“As we work to protect the earth from climate change,” he said, “it is particularly important that we advocate for the needs of workers in fossil fuel industries whose well-being must not be sacrificed to the necessity to reduce greenhouse gas emissions.”

Hancock echoed this sentiment, noting, “The workers are like canaries in the mine … They can see what’s going on and what happens before something tragic happens.” She also saw environmental groups’ support as a major boon to the strike. “It is encouraging to other unions to see that working with environmental groups helps you in your bargaining strength and in improving the work situation for the workers,” Hancock told me. Notably, the United Steelworkers were a founding member of the Blue Green Alliance, which seeks to unite “America’s largest labor unions and its most influential environmental organizations,” according to the group’s website.

The fight for the United Steelworkers is far from over, but the last six weeks have proven a galvanizing force for the union’s membership. Just coming off conference calls with locals around the country, Hancock observed “a lot of energy [among workers], and the motivation to stay involved and support the locals that are still having trouble on local issues.”

As collective bargaining comes under fresh attack by Republicans in Illinois and Wisconsin, the oil workers’ victory this week might be one of the month’s most hopeful headlines — especially with regards to organized labor. Amid dropping oil prices and divestment campaigners, fossil fuel companies, now more than ever, are on the defensive. Given thenot-so-secret ties between fossil fuel magnates and the GOP, ties between unions and green groups built during the strike could well have just bolstered the foundation for one of history’s most powerful — and necessary — alliances.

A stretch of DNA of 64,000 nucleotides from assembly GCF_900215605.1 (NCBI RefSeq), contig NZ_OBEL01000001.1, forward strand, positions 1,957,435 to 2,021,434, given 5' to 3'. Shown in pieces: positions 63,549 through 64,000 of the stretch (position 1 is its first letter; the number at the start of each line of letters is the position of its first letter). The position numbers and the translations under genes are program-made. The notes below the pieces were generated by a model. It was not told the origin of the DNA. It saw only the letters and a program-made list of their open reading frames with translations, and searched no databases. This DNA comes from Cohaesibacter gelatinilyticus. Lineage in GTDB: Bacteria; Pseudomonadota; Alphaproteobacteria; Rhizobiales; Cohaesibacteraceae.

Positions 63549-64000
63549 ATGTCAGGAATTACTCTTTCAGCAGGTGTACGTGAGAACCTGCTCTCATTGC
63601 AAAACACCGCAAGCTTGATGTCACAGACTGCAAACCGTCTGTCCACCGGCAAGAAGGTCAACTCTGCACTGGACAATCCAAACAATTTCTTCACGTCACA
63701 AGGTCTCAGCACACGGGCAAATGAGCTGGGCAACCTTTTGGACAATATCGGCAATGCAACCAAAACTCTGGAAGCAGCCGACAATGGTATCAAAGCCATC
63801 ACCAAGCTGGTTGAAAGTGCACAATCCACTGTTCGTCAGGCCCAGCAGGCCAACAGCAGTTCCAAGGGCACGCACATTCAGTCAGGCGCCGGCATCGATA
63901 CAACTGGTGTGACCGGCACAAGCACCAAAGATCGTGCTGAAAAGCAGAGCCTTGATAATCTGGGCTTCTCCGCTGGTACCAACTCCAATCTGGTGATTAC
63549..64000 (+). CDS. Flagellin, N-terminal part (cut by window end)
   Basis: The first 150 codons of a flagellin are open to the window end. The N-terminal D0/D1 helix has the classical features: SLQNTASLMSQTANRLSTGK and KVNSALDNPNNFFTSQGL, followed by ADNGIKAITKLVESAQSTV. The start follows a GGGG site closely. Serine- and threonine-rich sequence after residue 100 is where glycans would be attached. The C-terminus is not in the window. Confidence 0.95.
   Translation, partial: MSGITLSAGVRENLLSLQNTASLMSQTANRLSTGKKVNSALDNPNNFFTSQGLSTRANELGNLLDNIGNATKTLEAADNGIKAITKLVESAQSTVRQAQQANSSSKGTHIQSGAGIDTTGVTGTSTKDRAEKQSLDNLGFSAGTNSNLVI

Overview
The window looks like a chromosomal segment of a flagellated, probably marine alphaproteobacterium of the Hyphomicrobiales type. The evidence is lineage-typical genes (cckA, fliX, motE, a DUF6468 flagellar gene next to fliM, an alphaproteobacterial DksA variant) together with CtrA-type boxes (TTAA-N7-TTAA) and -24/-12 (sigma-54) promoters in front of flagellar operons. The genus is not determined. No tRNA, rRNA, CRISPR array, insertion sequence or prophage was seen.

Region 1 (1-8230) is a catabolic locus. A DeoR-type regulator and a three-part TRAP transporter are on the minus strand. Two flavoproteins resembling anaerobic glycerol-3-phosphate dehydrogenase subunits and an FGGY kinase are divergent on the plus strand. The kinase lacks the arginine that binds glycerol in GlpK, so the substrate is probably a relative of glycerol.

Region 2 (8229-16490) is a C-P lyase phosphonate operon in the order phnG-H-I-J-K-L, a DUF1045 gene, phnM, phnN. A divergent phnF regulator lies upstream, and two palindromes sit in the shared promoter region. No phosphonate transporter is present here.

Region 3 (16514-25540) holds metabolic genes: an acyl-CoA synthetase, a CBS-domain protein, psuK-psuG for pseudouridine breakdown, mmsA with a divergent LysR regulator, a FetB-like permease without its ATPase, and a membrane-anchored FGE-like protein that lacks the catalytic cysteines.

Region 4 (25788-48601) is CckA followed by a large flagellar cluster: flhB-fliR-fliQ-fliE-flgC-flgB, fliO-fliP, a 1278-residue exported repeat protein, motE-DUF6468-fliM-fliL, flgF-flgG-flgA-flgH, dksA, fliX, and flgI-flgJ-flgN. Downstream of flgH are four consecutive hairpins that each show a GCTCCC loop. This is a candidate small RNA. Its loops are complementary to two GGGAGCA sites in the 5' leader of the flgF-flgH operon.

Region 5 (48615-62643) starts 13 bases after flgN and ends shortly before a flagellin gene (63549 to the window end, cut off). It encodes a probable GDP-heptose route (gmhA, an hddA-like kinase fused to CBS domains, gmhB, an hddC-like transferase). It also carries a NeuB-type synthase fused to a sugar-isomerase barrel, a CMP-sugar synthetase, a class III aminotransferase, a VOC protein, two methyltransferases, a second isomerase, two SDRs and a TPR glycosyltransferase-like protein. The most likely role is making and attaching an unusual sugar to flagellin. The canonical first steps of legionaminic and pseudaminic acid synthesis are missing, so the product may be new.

Kate Aronoff is a History major at Swarthmore College active in the climate justice movement, including Swarthmore Mountain Justice‘s campaign to divest the college’s endowment from fossil fuels. She currently serves as a Board Member for the Responsible Endowments Coalition. Find her on Twitter @KateAronoff.

Scott Walker Signs Right to Break Unions Law

by Laura Clawson

Surprising no one, Wisconsin Gov. Scott Walker signed an anti-union law Monday that, during his re-election campaign, he’d repeatedly said he wasn’t interested in passing:
In his gubernatorial re-election bid last fall, Walker also downplayed the possibility of such a measure passing.
Walker said in September he was “not supporting it in this (2015) session.”

“We’re not going to do anything with right-to-work,” Walker told The New York Times in October.

Fitzgerald announced he would be introducing the legislation on Feb. 20 and Walker said he would sign it that same day. Continue reading

Adjuncts Organize

California Faculty Association

California Faculty Association (Photo credit: Wikipedia)

Below Politico’s morning report describes Adjunct organizing today. ( Part time faculty)  Of note, in the California State University system, the largest public university system in the nation, adjucts are in the faculty union.  The California Faculty Association. ( NEA, SEIU).  They enjoy health benefits, a measure of job security, retirement, and negotiated wages.  Many of the adjuncts in the California community colleges are also covered by union contracts and have significant benefits.  Being in a union helps.

ANGRY ADJUNCTS: Non-tenured faculty at colleges and universities nationwide will mark today’s National Adjunct Walkout Day with an array of events designed to call attention to their low pay and tenuous working conditions. Marches and rallies are scheduled on several campuses in the University of California system. At the University of Arizona, faculty have organized a “teach in” open to the community. And at Cleveland State University, some lecturers have canceled classes so they can hand out literature. “It’s fabulous for momentum building,” said Maria Maisto, president of the New Faculty Majority advocacy group. The demonstrations come as unions have been making progress organizing adjuncts around the country. [http://politico.pro/1D9bPV2]. The Service Employees International Union, meanwhile, has launched a bold campaign calling for adjuncts to be paid $15,000 per course, up from just a few thousand on many campuses.